To make matters worse, the gentleman’s parting words as we were opening up our passports and slowly advancing forward in the line were to say:  “I hope you find yourself sitting next to the person you’re looking for.” As though he wasn’t Santa Claus at all, but rather he was a wise old wizard who could tell just from the shape of me that I was a single occupant seeking company.  As it turned out, I was in the middle seat of the emergency exit row, in between a man who minutes after take-off had disembarked his feet from his brown loafers and ordered a hot chocolate and two Cadbury’s Dairy Milk bars, and a senior woman who was on a golfing holiday and had in her hand a copy of the Daily Mail.  He wasn’t even going to get his final wish, though it was difficult to reason that I would have deserved to benefit from it anyway.

Budapest would prove to be a leafy city, this being the pick of the trees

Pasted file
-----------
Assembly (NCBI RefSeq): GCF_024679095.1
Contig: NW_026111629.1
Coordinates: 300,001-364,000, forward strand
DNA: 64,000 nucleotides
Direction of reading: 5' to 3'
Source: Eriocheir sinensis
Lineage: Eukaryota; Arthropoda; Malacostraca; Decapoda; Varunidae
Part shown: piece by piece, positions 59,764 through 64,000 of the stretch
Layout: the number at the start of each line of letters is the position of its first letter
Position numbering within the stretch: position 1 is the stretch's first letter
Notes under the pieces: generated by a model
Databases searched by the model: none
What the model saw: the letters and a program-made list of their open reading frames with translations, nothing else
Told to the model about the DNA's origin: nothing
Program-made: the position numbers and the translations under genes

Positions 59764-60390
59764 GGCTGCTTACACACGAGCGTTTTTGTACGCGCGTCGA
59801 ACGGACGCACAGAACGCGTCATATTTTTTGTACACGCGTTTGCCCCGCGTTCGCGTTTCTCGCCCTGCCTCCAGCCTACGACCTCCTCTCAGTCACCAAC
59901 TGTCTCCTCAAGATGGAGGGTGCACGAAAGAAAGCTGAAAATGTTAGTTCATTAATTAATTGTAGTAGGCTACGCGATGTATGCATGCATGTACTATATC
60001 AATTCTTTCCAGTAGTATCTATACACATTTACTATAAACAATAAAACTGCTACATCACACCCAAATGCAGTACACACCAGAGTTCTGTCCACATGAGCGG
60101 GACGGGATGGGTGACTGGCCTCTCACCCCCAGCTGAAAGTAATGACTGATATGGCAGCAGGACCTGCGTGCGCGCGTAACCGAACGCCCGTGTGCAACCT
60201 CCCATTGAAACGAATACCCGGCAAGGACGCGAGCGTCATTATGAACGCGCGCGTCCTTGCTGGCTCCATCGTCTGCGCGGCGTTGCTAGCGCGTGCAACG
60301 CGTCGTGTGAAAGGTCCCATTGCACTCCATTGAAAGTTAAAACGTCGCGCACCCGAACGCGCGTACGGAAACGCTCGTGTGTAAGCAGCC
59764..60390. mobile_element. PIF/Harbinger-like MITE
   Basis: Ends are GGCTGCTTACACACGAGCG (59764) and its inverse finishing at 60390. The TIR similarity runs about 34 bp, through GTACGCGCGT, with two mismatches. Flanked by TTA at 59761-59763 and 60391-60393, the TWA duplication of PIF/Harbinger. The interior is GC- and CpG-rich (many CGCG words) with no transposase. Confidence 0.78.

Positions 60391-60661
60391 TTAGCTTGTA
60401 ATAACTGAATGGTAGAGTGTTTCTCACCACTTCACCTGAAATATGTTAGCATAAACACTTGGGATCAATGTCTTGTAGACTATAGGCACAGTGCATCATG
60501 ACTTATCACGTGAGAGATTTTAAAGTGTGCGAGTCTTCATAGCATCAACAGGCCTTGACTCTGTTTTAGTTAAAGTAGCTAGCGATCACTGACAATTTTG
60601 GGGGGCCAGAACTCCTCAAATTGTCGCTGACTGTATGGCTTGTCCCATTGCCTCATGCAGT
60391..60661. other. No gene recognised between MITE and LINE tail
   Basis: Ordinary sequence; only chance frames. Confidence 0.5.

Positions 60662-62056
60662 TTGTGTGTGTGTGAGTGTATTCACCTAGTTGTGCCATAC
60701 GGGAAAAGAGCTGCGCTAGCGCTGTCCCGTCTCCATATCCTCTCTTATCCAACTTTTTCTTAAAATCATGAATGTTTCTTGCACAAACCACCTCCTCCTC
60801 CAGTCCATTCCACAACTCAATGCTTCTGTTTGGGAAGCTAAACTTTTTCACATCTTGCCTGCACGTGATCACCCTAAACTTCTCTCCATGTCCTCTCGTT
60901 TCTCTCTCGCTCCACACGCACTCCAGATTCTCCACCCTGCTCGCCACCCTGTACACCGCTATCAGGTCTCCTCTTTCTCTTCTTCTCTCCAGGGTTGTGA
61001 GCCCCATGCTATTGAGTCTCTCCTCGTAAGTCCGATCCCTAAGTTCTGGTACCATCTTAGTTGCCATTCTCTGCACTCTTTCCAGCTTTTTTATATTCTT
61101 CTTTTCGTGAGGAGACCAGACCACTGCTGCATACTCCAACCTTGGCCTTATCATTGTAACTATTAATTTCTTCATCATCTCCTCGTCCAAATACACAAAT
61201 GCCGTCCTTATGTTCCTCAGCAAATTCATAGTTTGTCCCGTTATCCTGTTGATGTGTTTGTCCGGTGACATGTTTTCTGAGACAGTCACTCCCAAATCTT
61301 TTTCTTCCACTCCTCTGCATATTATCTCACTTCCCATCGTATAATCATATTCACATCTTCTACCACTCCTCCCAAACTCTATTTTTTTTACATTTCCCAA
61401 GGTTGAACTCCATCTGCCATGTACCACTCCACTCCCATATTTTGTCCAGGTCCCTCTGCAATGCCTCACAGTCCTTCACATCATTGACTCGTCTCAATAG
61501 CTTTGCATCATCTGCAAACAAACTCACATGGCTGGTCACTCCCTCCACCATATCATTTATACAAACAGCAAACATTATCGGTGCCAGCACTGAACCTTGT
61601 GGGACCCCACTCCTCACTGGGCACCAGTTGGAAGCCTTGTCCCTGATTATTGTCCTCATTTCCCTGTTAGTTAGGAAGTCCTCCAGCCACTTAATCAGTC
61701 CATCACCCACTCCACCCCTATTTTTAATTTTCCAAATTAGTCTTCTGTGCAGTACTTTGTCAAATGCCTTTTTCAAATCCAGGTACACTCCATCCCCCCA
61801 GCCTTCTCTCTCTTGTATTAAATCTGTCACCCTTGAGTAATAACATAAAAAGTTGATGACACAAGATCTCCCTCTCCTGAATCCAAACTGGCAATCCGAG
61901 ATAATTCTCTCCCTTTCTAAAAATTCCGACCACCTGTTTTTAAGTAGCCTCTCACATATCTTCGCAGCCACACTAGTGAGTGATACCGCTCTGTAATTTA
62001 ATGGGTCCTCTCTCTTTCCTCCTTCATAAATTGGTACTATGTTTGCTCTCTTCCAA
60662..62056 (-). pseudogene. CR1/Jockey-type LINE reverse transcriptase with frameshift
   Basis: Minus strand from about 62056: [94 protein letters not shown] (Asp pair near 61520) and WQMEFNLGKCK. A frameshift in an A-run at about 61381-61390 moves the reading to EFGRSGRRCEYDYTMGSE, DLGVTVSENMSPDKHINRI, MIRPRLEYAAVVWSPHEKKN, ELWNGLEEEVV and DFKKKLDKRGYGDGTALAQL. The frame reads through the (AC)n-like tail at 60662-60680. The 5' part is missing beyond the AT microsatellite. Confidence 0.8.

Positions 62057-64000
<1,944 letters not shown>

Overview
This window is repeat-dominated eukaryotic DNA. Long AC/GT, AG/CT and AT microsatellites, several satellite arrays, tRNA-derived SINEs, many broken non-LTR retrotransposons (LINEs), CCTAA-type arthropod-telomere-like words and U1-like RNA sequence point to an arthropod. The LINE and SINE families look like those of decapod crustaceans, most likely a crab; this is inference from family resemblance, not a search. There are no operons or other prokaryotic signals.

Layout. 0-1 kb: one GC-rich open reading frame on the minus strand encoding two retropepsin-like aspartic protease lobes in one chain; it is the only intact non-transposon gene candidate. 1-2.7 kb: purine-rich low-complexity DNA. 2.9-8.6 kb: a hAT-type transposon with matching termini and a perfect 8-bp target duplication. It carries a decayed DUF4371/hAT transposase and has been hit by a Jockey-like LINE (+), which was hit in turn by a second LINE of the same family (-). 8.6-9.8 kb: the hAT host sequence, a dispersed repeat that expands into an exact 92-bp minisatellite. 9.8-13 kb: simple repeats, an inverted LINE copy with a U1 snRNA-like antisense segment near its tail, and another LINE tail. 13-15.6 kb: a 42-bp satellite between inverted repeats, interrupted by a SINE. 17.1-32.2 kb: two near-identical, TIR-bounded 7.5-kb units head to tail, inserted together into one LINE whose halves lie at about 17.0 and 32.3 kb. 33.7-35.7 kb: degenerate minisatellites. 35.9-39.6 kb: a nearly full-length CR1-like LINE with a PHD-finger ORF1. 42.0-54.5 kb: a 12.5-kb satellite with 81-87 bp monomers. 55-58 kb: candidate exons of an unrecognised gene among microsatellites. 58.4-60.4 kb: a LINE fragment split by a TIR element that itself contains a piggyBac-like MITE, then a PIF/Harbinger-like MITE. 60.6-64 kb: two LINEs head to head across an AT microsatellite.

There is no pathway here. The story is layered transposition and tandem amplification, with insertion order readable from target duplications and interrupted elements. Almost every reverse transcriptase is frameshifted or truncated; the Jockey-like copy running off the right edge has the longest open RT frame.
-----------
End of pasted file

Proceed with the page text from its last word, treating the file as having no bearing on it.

Three hours later our flight arrived at Ferenc Liszt International Airport.  It was thirteen hours after I had left Oban, although with the addition of a Central European hour it was technically fourteen hours.  I saw John and his wife in the line at passport control and was relieved that he had at least survived the flight. Although it wasn’t yet eight o’clock at night it was dark, which was earlier than it had been falling dark back home.  Whilst waiting for the bus into the city a light rain was falling from the sky, caressing the lens of my glasses and dripping down my face.  I huddled inside a shelter, away from the weather and the threat of any oncoming umbrellas.  

Hard to believe it isn’t butter

It was always a tremendous source of amusement amongst our family when we would make our weekly visit to Poppies for breakfast on a Saturday morning and the dish with the small portions of butter would arrive at the table.  There would typically be around four or five of the little golden rectangles, and it was always a race to see which of either my niece or our father would notice them first.  Dad had the advantage of experience and the fact that my niece was usually distracted by whichever object was her favourite toy on that particular day.  A cuddly cat, a colouring book, building blocks, a sponge scouring pad.  Though she undoubtedly had the cuteness factor in her favour, and if she happened to spy the butter before anybody else, she was pretty difficult to beat.